[Top][All Lists]

[Date Prev][Date Next][Thread Prev][Thread Next][Date Index][Thread Index]

Re: Is there a Gnu Radio block to compute the power of a signal?

From: Marcus Müller
Subject: Re: Is there a Gnu Radio block to compute the power of a signal?
Date: Thu, 18 Nov 2021 17:58:41 +0100
User-agent: Mozilla/5.0 (X11; Linux x86_64; rv:91.0) Gecko/20100101 Thunderbird/91.2.0

Hi Martin,

RSSI is "even worse", because it's not universally defined – some standards define it, others don't, and what any given device displays as RSSI can be pretty arbitrary. For example, IEEE802.11 (so, WLAN/wifi) does not say an RSSI is directly related to a received power in watts.

4G/LTE introduces a whole set of signal quality metrics for the actual operation (not for displaying), so that there's no single number to deal with. Which is fair - your phone doesn't just do "one" transmission mode, it has several, with different modulation and error correction schemes, and it makes a big difference whether a channel is mediocre right now and expected to stay that way, or good but expected to vary a lot over time. So a single number can't do the complex situation a receiver is in any justice, simply because there's no single requirement: is it more important to the user that they can download high speed bursts of website data, or that they have a relatively constant medium streaming bandwidth, or a really highly guaranteed minimum data rate? What about latency? What about power efficiency? All these are things that are different in "hardness" in different scenarios. In short: the bars at the top right of your phone screen, they're there for decoration, are typically updated in a very slow/smoothed out manner, the same applies to information like "signal strength -82 dB 60 asu" (phones literally say "asu", that stands for "arbitrary strength unit", and while it *is* defined by standards, guess how consistent phone implementations of something called "arbitrary" are). Wireless mobile channels change a couple hundred times a second at modest speeds of movement, to which the phone and network need to react; what would a human-visible indicator even do with that much information?

Whenever I see an RSSI number, I interpret it as "An estimate of how well this receiver will work in this RX scenario, measured in something that the developers found easy to implement, and marketing thought it might appease the user hunting for best conditions".

That's not to say a received signal strength indicator is always useless – but it often needs to come with a big footnote that defines what it actually tells you, and what "good" RSSI actually means, operationally. Still, it's often a better idea to estimate e.g. the "cleanliness" of your signal's constellation and call it RSSI than just looking at RX power – for example, we're very often in interference-limited scenarios, so high RX power is given through either the signal you want to receive – or the sum of signals you don't.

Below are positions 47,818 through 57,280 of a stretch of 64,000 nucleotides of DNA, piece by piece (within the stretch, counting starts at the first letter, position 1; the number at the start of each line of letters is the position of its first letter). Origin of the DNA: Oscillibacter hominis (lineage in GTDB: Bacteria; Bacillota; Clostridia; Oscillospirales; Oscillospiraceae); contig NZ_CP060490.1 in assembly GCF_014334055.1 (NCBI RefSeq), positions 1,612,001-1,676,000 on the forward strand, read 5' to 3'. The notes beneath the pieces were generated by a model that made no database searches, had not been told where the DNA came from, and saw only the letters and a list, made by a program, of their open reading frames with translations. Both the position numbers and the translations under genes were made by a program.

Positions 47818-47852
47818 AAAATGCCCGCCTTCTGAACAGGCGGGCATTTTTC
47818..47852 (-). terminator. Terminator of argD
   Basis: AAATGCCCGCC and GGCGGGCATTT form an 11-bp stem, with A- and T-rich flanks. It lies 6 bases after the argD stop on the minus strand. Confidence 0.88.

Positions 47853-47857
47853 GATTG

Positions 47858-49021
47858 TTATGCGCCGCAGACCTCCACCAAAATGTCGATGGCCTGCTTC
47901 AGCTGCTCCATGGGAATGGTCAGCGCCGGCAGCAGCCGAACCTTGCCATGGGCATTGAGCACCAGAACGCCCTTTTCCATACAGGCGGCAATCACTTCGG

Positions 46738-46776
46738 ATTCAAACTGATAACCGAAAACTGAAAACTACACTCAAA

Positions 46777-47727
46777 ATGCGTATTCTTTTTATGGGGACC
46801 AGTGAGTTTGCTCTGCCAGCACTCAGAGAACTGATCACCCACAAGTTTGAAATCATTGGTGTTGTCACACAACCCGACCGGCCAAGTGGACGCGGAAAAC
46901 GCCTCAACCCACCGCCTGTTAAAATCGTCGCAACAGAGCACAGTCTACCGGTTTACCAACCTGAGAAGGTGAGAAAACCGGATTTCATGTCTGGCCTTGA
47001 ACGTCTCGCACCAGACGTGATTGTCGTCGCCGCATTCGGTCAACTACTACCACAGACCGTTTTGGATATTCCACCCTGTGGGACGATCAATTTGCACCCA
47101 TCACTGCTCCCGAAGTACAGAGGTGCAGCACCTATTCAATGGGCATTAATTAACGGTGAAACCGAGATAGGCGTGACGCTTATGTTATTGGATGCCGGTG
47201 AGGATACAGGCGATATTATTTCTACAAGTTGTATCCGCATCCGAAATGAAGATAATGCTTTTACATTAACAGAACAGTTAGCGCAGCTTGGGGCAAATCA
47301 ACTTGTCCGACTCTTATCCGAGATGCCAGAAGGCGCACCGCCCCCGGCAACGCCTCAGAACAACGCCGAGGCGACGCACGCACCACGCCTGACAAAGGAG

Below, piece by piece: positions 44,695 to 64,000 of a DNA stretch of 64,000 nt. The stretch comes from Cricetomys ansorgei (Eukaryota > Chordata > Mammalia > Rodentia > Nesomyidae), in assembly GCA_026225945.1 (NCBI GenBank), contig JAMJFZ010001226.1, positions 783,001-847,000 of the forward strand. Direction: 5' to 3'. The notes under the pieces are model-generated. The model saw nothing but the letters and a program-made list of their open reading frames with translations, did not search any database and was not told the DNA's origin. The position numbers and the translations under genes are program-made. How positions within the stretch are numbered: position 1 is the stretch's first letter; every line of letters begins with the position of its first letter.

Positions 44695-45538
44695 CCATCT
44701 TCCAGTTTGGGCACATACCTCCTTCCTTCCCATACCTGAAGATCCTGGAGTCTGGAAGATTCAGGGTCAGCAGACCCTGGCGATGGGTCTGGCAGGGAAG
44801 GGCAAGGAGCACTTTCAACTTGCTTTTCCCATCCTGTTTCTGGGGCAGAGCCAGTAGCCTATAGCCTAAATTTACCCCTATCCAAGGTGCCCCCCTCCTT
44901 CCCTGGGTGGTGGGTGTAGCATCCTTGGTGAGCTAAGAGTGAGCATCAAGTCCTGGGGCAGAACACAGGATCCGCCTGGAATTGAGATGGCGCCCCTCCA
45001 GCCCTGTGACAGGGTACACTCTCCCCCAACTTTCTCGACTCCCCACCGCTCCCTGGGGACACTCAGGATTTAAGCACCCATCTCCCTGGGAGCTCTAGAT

In that way, RSSI is "much better" than actual receive power: Your receiver doesn't /actually/ work better due to a higher RX power, it works better with a higher SNR! So, estimate the SNR from the signal you're receiving; then you get a ratio of "power in stuff my receiver needs to know" to "power that disturbs my receiver", and that can be done without external calibration.

Best regards,

On 18.11.21 13:48, Martin Spears wrote:
This is good to know. After reading this I was going to ask a similar question about RSSI. I will look further into this as well

Get Outlook for Android <https://aka.ms/AAb9ysg>
*From:* Discuss-gnuradio <discuss-gnuradio-bounces+mspears=icmt.ca@gnu.org> on behalf of Marcus Müller <mmueller@gnuradio.org>
*Sent:* Thursday, November 18, 2021 7:37:08 AM
*To:* discuss-gnuradio@gnu.org <discuss-gnuradio@gnu.org>
*Subject:* Re: Is there a Gnu Radio block to compute the power of a signal?
That's almost certainly not an answer to the question you're posing, namely 
"How do I
measure the power of a specific class of signals".
A function probe is just a method of getting some data out of a flowgraph, and 
it's almost
never the appropriate solution (function probes are really more for debugging, 
or very
sporadically/randomly updated GUIs and such, not for signal processing).

First of all, it's important to note that basically none of the SDRs you'd 
attach to GNU
Radio come calibrated by default – so the numbers you see in GNU Radio are only
proportional to some amplitude of electrical field. So, digital powers are only
proportional to the powers on the air, but can easily be calculated taking the 
magnitude of your complex samples.

Best regards,

On 18.11.21 11:45, Rachida SAROUI wrote:
Thank you very much!

Le jeu. 18 nov. 2021 à 11:40, Van-Dung PHAM <dungdkt27@gmail.com <mailto:dungdkt27@gmail.com <mailto:dungdkt27@gmail.com>>> a écrit :

     Hi, you can use the Function Probe in GNU Radio to measure the Power in dBm

     Vào Th 5, 18 thg 11, 2021 vào lúc 11:23 Rachida SAROUI 
     <mailto:rachidasaroui@gmail.com <mailto:rachidasaroui@gmail.com>>> đã viết:

         Hello everyone,

         I'm looking for a gnuradio block or a method to determine the power of 
a received
         LORA signal from an arduino. Can anyone help me please?

         Thank you

     --      -----------------------------------------------------------------------

reply via email to

[Prev in Thread] Current Thread [Next in Thread]